You didn't ask about a rear track bar relocator or whether you were going with shock extensions or buying longer aftermarket shocks, so I won't go into that.
got it... had to remove the brakeline bracket last night when we put new springs in and def looks like its something i can redneck rig... i plan on running my stock rims just with bigger tires, but why would i need longer rearlinks with wheelspacers?

and please elaborate on the rear track bar relocater, as i plan on getting new shocks...

thanks!!!

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post #17 of 33 Old 12-22-2009, 09:05 AM Thread Starter
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Our #30820 kit is a 2.5" front and 2" rear spacer kit. We don't include anything else in it, but all of our individual components from the 3" spring kit are available as upgrades (rear brakeline extend brackets, swaybar end links, trackbar relocation brackets, etc...)
prices?!?

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post #18 of 33 Old 12-22-2009, 09:13 AM
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prices?!?
I can only ballpark since I manufacture and don't retail, but I'd say the swaybar end link pairs are probably $40 ish, rear trackbar bracket $20 ish, front trackbar bracket $45 ish, brakeline extensions $20 ish...

The lift kits, probably $150 or so without shocks, and $350 or so with.

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post #19 of 33 Old 12-22-2009, 09:16 AM
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So, to sum it up, one can conclude:

When doing a 2.5" lift you need:

Longer front sway-bar links
Rear brake-line extensions
Track-bar relocation bracket.

And that's it, well, besides the lift itself.

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post #20 of 33 Old 12-22-2009, 09:22 AM
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Quote:
Originally Posted by SmurfJK View Post
So, to sum it up, one can conclude:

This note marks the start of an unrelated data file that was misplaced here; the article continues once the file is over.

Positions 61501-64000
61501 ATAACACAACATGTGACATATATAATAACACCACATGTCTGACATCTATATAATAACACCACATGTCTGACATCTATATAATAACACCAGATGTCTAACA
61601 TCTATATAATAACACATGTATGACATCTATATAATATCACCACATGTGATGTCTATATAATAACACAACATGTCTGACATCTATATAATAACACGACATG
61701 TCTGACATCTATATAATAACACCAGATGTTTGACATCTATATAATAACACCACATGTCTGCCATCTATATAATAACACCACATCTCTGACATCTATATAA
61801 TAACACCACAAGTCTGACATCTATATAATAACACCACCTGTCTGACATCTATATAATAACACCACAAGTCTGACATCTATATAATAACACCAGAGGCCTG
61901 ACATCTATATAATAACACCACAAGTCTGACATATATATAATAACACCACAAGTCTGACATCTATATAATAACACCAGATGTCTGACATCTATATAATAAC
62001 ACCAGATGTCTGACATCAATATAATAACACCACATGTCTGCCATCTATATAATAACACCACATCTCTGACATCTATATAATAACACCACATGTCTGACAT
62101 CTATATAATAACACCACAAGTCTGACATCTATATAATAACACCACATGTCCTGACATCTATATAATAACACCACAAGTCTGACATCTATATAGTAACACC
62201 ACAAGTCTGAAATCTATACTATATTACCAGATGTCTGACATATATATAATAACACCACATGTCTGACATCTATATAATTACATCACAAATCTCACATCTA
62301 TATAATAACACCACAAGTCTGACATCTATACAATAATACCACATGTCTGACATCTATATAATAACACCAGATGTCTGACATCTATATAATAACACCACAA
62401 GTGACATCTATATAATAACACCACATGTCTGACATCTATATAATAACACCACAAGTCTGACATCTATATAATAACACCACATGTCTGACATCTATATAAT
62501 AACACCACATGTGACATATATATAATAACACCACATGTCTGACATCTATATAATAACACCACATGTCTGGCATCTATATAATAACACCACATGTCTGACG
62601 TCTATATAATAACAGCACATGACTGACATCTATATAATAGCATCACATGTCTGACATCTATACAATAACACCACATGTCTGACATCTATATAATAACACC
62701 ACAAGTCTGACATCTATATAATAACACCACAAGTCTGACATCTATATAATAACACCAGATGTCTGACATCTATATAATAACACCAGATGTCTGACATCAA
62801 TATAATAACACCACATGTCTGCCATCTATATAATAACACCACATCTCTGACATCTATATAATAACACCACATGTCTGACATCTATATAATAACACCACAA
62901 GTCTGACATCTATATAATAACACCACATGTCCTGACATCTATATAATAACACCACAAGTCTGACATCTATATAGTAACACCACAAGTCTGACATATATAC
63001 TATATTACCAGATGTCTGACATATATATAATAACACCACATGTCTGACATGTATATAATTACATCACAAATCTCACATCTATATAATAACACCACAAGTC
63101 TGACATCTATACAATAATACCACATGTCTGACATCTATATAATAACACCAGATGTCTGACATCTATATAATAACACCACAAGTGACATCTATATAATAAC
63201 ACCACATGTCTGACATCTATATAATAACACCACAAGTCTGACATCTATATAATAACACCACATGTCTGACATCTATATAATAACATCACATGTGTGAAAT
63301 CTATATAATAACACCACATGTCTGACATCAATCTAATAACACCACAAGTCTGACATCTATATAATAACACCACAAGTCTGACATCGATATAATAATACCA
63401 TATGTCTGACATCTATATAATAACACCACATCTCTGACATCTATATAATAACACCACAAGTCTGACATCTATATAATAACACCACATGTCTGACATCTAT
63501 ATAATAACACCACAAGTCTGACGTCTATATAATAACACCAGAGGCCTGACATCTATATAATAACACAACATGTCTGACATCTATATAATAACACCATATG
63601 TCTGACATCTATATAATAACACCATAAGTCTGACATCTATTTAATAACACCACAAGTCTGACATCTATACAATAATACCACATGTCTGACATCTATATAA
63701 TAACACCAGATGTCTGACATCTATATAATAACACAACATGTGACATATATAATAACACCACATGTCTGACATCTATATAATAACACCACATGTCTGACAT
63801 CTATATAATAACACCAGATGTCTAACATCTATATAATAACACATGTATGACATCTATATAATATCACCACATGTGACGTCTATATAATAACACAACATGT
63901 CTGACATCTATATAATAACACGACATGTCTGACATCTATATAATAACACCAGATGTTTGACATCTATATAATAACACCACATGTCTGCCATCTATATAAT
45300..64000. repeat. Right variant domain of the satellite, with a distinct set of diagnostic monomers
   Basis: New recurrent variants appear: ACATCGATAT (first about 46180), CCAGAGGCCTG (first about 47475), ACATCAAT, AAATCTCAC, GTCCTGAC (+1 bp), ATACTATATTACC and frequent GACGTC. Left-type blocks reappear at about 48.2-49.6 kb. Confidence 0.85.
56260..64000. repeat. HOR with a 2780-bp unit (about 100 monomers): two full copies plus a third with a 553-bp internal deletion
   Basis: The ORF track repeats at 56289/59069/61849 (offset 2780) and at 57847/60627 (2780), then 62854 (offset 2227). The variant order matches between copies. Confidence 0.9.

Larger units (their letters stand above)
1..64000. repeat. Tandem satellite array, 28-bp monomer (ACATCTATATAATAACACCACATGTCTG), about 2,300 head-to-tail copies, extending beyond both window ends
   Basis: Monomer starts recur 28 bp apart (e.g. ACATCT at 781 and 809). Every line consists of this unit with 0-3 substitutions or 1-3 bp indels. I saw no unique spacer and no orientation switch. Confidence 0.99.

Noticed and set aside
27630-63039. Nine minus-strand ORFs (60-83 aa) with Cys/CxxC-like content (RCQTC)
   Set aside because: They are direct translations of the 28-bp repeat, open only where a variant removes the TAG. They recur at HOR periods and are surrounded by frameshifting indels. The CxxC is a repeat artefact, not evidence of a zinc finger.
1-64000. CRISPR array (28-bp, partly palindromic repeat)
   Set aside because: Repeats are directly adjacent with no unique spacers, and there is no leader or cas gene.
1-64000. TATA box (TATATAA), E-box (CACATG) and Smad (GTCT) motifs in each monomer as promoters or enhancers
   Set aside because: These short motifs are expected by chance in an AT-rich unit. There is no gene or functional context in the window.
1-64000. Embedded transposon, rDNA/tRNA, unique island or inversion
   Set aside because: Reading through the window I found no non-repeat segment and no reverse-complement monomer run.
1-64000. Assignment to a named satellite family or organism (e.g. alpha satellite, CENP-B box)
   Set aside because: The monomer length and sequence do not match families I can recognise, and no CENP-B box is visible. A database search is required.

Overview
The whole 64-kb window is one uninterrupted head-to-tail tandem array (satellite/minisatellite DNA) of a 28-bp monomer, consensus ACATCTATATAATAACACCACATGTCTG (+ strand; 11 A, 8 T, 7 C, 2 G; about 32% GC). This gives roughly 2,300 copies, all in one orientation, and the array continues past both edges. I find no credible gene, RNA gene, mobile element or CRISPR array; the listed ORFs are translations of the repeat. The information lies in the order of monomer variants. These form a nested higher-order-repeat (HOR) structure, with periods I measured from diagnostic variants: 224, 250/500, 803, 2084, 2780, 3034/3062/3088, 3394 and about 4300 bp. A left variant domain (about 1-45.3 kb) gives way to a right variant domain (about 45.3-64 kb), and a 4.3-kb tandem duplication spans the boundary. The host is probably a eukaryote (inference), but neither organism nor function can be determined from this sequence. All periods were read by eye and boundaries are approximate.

When doing a 2.5" lift you need:

Longer front sway-bar links
Rear brake-line extensions
Track-bar relocation bracket.

And that's it, well, besides the lift itself.
Personally, I'd say the trackbar relocators are questionable at that height, especially the rear.

I've seen plenty of people throw on spacers and shocks and call it a day...and they've been fine. We did it on our first 2007 Unlimited and had no issues. We did NOT use that Jeep on the trails however, and I would question the brakelines in the rear had we done so.

Buying longer rear SB links, and moving the factory rears to the front is an excellent option, saves some money.

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post #21 of 33 Old 12-22-2009, 09:28 AM
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Quote:
Originally Posted by Jason @ Warrior View Post
Personally, I'd say the trackbar relocators are questionable at that height, especially the rear.

I've seen plenty of people throw on spacers and shocks and call it a day...and they've been fine. We did it on our first 2007 Unlimited and had no issues. We did NOT use that Jeep on the trails however, and I would question the brakelines in the rear had we done so.

Buying longer rear SB links, and moving the factory rears to the front is an excellent option, saves some money.

Ahh, I see.

This is an excellent thread. I'm trying to think/add together what I'd need to do a "proper" 2.5" lift.

Either coils or spacers for the springs.
brake line extensions
longer rear SB links, move rears to the front.